Dr. Cowell received a M.S. in Biomathematics with a minor in Mathematics in 1995 from North Carolina State University. In 2000, she received a Ph.D. in Biomathematics with a minor in Immunology, also from North Carolina State University. She spent three years as a postdoctoral fellow in the Department of Immunology at Duke University Medical Center and then became an Assistant Professor in the Department of Biostatistics and Bioinformatics.  She was also on the graduate faculty at Duke for the Computational Biology and Bioinformatics Graduate Program. In September 2010, she joined the Biomedical Informatics Division in the Department of Clinical Sciences at UT Southwestern. Dr. Cowell is broadly interested in understanding the mechanisms of adaptive immunity and their role in infectious diseases, autoimmune diseases, cancer immunology, and vaccine responses. Her methodologic focus has centered on the development of probabilistic models and the use of formal logics for representing and computing with descriptive information. Dr. Cowell is also involved in the educational mission at UT Southwestern. She is a member of the Graduate Program in Immunology. She directs the Introduction to Statistics course for first year graduate students and is involved in training and mentoring graduate students and postdoctoral fellows.


Adaptive Immunity

Research in the Cowell group is directed toward advancing understanding of (1) the molecular mechanisms by which adaptive immune receptor genes are somatically generated and diversified, (2) the role of these mechanisms in disease, and (3) the dynamics of adaptive immune receptor repertoires in the context of various states of human health and disease. In addition to our basic science research, we have pursued clinical applications in the areas of autoimmune disease (e.g., multiple sclerosis), infectious disease (e.g., Staphylococcus aureus, HIV), and cancer immunology (e.g., HPV-related cancers, particularly cervical cancer, ovarian cancer, design of chimeric antigen receptors for cancer therapy).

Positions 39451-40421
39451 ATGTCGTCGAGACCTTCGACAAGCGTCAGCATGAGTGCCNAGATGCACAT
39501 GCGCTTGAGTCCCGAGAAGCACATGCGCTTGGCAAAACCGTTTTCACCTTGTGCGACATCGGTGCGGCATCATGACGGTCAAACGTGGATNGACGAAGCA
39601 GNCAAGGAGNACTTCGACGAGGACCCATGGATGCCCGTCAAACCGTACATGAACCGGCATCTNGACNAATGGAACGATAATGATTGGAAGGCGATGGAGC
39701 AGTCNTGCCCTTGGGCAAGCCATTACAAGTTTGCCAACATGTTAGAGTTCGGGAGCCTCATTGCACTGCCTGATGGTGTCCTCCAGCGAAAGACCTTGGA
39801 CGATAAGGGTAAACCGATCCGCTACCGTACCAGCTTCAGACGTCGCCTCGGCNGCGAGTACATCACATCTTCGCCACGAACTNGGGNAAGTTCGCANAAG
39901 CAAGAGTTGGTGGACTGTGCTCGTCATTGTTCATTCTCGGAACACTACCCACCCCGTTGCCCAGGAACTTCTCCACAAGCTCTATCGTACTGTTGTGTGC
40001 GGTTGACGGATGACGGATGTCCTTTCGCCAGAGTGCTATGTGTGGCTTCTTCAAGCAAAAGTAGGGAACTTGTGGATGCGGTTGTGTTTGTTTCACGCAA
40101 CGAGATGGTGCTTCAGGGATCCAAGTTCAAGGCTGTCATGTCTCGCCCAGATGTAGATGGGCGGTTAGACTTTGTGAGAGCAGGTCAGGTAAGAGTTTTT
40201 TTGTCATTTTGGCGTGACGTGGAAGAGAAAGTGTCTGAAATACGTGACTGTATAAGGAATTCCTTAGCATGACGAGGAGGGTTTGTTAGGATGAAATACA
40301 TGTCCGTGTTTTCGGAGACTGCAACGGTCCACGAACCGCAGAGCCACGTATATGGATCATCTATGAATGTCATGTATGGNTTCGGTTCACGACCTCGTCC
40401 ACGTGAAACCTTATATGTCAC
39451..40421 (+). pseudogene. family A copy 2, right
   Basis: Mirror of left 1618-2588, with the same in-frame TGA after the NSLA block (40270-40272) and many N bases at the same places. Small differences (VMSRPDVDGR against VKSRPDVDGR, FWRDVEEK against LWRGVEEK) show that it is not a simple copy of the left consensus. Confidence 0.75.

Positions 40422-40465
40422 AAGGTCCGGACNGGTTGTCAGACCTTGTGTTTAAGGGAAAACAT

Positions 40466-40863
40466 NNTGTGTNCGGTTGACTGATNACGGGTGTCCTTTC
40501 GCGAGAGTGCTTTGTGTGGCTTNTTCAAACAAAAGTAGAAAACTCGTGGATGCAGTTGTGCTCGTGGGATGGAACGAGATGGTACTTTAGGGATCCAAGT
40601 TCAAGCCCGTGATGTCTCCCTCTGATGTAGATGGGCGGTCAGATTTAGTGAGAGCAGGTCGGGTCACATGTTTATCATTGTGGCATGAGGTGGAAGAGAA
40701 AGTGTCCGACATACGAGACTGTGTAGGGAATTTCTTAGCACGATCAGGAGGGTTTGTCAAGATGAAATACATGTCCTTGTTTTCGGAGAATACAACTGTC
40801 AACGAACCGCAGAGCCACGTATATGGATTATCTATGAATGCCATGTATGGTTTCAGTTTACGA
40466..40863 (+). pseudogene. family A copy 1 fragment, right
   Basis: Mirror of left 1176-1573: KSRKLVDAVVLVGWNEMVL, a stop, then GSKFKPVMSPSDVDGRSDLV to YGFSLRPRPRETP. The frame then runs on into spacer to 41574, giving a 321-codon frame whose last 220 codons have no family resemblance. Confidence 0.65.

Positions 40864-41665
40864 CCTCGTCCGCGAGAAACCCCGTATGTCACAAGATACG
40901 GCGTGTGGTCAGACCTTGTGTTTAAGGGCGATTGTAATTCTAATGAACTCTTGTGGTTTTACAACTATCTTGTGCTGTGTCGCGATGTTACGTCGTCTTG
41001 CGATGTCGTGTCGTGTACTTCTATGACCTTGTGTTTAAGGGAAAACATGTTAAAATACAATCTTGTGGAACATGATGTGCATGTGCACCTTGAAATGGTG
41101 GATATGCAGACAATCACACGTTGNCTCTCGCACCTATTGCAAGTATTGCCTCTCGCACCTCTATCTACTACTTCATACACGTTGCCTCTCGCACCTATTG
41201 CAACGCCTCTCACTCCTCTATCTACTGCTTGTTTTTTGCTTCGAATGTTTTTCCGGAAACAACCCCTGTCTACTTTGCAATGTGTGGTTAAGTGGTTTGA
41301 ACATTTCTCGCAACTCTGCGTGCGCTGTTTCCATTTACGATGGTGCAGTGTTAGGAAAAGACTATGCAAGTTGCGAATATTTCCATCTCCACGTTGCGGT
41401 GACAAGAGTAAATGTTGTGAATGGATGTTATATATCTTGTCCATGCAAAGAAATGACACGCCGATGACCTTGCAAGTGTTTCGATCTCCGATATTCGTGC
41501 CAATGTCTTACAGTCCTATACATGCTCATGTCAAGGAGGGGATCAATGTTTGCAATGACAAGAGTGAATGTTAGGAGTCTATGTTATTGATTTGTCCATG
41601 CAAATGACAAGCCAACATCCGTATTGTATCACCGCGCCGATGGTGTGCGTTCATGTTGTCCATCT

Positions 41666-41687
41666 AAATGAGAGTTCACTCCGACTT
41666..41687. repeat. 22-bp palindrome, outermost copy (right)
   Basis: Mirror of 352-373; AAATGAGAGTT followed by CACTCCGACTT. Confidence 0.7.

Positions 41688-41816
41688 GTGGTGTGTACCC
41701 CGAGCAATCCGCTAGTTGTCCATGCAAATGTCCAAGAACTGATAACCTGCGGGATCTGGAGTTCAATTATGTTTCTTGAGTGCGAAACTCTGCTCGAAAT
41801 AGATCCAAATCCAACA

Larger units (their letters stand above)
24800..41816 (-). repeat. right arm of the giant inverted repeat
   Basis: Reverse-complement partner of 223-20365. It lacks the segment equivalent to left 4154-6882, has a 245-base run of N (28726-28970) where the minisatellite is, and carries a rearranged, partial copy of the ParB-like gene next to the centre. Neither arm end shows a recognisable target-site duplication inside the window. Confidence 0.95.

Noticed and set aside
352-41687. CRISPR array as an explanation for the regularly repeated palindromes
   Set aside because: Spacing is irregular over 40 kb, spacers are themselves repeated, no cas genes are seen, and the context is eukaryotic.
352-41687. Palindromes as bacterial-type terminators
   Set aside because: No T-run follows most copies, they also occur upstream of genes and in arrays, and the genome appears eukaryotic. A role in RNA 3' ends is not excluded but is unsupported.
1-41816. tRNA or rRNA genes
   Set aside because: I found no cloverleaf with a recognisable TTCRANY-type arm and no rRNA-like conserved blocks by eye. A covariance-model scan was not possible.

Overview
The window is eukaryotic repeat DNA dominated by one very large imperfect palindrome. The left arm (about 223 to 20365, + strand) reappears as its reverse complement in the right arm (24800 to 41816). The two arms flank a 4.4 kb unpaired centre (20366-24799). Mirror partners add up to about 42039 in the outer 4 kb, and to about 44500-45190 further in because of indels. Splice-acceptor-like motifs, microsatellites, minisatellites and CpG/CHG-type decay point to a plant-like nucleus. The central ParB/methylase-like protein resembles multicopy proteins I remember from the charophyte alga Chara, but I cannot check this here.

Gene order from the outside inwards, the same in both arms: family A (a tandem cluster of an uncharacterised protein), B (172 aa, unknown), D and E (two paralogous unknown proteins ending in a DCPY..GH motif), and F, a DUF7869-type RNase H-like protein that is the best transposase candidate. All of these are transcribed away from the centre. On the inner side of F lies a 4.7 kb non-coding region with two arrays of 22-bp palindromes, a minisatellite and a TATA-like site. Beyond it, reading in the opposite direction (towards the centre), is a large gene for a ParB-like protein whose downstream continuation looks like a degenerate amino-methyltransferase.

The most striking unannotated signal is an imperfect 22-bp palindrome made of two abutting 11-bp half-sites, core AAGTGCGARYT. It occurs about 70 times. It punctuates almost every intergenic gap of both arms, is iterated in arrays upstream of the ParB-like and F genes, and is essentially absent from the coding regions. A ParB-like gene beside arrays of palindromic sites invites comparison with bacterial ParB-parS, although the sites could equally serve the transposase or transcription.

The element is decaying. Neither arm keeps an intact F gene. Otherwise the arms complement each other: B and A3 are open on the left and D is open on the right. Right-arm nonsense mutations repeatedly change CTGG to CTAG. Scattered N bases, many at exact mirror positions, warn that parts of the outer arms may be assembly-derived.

Computable Representations of Descriptive Biological and Clinical Information 

Dr. Cowell’s research in this area has focused on using formal logics to represent and compute with biological and clinical information in the immunology and infectious diseases domains. She is interested in using logical representations to enhance the analysis of high-throughput biological data and its integration with electronic health record data.


University of North Carolina A (1992), Education
Graduate School
North Carolina State Universit (1995)
Graduate School
North Carolina State Universit (2000)

Research Interest

  • 1. Somatic diversification of antigen receptor encoding genes
  • 2. Antigen receptor repertoire dynamics
  • 3. Biomedical Ontologies and formal logic


Featured Publications LegendFeatured Publications

Multiple, conserved cryptic recombination signals in VH gene segments: detection of cleavage products only in pro B cells.
Davila M, Liu F, Cowell LG, Lieberman AE, Heikamp E, Patel A, Kelsoe G J. Exp. Med. 2007 Dec 204 13 3195-208
Reassignment of the murine 3'TRDD1 recombination signal sequence.
Touvrey C, Cowell LG, Lieberman AE, Marche PN, Jouvin-Marche E, Candéias SM Immunogenetics 2006 Nov 58 11 895-903
V(D)J recombinase-mediated processing of coding junctions at cryptic recombination signal sequences in peripheral T cells during human development.
Murray JM, O'Neill JP, Messier T, Rivers J, Walker VE, McGonagle B, Trombley L, Cowell LG, Kelsoe G, McBlane F, Finette BA J. Immunol. 2006 Oct 177 8 5393-404
The recombination difference between mouse kappa and lambda segments is mediated by a pair-wise regulation mechanism.
Larijani M, Chen S, Cunningham LA, Volpe JM, Cowell LG, Lewis SM, Wu GE Mol. Immunol. 2006 Mar 43 7 870-81
SoDA: implementation of a 3D alignment algorithm for inference of antigen receptor recombinations.
Volpe JM, Cowell LG, Kepler TB Bioinformatics 2006 Feb 22 4 438-44
Neonate-primed CD8+ memory cells rival adult-primed memory cells in antigen-driven expansion and anti-viral protection.
Fadel SA, Cowell LG, Cao S, Ozaki DA, Kepler TB, Steeber DA, Sarzotti M Int. Immunol. 2006 Feb 18 2 249-57
Computational tools for understanding sequence variability in recombination signals.
Cowell LG, Davila M, Ramsden D, Kelsoe G Immunol. Rev. 2004 Aug 200 57-69
A functional analysis of the spacer of V(D)J recombination signal sequences.
Lee AI, Fugmann SD, Cowell LG, Ptaszek LM, Kelsoe G, Schatz DG PLoS Biol. 2003 Oct 1 1 E1
The "dispensable" portion of RAG2 is necessary for efficient V-to-DJ rearrangement during B and T cell development.
Liang HE, Hsu LY, Cado D, Cowell LG, Kelsoe G, Schlissel MS Immunity 2002 Nov 17 5 639-51
The targeting of somatic hypermutation closely resembles that of meiotic mutation.
Oprea M, Cowell LG, Kepler TB J. Immunol. 2001 Jan 166 2 892-9